On April 1, 2011,security agents of the semi-autonomous government of Southern Sudan confiscated 2,500 copies of the independent biweekly newspaper, The Juba Post, on Wednesday, according to Chief Editor Michael Koma.
Security officers briefly detained the paper’s distribution officer on Thursday morning at Juba airport. The agents also summoned Koma for questioning, but the editor declined to appear, he told CPJ. The Juba Post is printed in Khartoum due to a lack of printing facilities in southern Sudan, Koma said, and then shipped into southern Sudan via the airport.
Koma said he lodged a complaint with South Sudan Information Minister Barnaba Marial Benjamin and will meet with the minister on Monday. CPJ was unable to reach the minister after repeated calls. The Juba Post has a circulation of 5,000, with 2,500 copies distributed in Juba. Local journalists in northern Sudan told CPJ that copies were available in the capital, Khartoum.
Journalists at The Juba Post believe the newspaper was targeted for an article headlined, “Athor plans to attack Juba.” In the piece, a spokesperson for a southern rebel group claimed that forces loyal to Gen. George Athor would attack Juba before July. Athor was a commander in the southern army before he rebelled last year, according to Reuters. Security agents called Koma asking him to explain how Athor would attack Juba, he said.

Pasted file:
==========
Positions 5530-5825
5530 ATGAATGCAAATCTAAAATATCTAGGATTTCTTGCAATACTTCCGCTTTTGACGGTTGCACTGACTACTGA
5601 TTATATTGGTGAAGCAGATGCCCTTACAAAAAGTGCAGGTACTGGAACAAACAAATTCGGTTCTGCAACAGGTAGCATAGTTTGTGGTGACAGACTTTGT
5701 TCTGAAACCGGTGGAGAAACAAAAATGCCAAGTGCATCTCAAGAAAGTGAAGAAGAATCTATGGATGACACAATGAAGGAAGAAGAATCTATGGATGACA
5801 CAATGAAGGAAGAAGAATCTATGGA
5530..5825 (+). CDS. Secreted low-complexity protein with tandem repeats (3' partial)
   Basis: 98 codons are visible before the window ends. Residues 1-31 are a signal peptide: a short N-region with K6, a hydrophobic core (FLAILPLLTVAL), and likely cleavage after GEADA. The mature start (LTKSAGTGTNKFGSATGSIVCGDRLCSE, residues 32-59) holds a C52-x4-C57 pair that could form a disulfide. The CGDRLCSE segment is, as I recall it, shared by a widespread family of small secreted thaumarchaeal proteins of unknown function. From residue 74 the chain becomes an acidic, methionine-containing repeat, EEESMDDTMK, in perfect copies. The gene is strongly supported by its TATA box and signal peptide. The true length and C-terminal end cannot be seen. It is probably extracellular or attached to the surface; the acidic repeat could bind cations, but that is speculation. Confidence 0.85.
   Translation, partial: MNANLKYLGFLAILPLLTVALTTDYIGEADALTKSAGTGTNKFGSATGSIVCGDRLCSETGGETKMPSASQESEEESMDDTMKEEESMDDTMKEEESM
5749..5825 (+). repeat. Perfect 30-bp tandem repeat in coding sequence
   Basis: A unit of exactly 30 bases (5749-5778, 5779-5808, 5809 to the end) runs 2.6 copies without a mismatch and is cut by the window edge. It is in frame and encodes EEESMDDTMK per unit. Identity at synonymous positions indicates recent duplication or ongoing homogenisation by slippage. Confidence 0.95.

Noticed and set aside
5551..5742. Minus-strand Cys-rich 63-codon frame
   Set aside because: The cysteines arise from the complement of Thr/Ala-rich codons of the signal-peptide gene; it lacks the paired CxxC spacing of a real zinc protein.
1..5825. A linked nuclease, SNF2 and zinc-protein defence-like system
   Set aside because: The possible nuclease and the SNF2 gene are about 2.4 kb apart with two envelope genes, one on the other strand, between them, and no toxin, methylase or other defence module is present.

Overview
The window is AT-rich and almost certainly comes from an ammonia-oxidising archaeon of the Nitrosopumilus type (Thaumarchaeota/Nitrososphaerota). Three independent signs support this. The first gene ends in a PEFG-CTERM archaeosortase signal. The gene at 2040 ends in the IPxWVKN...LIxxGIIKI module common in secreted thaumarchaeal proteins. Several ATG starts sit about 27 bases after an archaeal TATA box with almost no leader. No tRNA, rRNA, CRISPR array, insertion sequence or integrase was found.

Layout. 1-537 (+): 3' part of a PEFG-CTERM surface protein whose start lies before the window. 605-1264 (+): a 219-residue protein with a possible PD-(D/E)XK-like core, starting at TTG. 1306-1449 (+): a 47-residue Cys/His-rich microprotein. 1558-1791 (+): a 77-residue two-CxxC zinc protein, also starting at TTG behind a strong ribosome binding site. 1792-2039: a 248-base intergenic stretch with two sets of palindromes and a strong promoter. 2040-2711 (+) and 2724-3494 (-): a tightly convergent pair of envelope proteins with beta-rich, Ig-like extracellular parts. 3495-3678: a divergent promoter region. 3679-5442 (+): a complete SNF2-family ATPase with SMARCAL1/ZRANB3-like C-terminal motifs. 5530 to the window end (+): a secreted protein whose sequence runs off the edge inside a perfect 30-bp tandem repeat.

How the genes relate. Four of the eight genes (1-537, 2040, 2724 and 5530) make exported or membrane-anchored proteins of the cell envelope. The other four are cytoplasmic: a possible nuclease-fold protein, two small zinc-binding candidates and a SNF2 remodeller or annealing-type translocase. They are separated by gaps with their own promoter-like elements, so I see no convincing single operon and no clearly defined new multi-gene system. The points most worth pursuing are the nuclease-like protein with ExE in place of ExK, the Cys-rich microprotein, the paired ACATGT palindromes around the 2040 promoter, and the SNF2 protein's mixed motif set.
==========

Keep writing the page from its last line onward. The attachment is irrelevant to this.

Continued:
Police detained Koma and journalist Deng Atem Kuol for nine hours in February for a story that alleged the Ivory Bank was faltering. The bank filed a criminal defamation that is still pending, according to the newspaper.
“We are alarmed that the authorities in Juba are already resorting to censorship,” said CPJ East Africa Consultant, Tom Rhodes. “This does not bode well for press freedom in what will become Africa’s newest state. We urge the authorities to respect international norms of freedom of expression and all the press to do its work without interference.”
South Sudan is set to become sub-Saharan Africa’s newest country in July after citizens voted for separation from northern Sudan in a February referendum vote. Many officers formerly under the Sudan People’s Liberation Army (SPLA), however, have defected and have joined rebel forces under the leadership of Athor, the SPLA’s former chief of staff, according to local reports. Local journalists in Juba suspect the northern Khartoum government supports the rebel offensive in a bid to disrupt the country’s separation in July.
The Sudan People’s Liberation Movement / Army fought a 22 year civil war with the Khartoum government; a peace agreement was eventually signed in January 2005 that allowed southern Sudan the opportunity to separate by July 2011.
CPJ is a New York–based, independent, nonprofit organization that works to safeguard press freedom worldwide. For more information, visit www.cpj.org.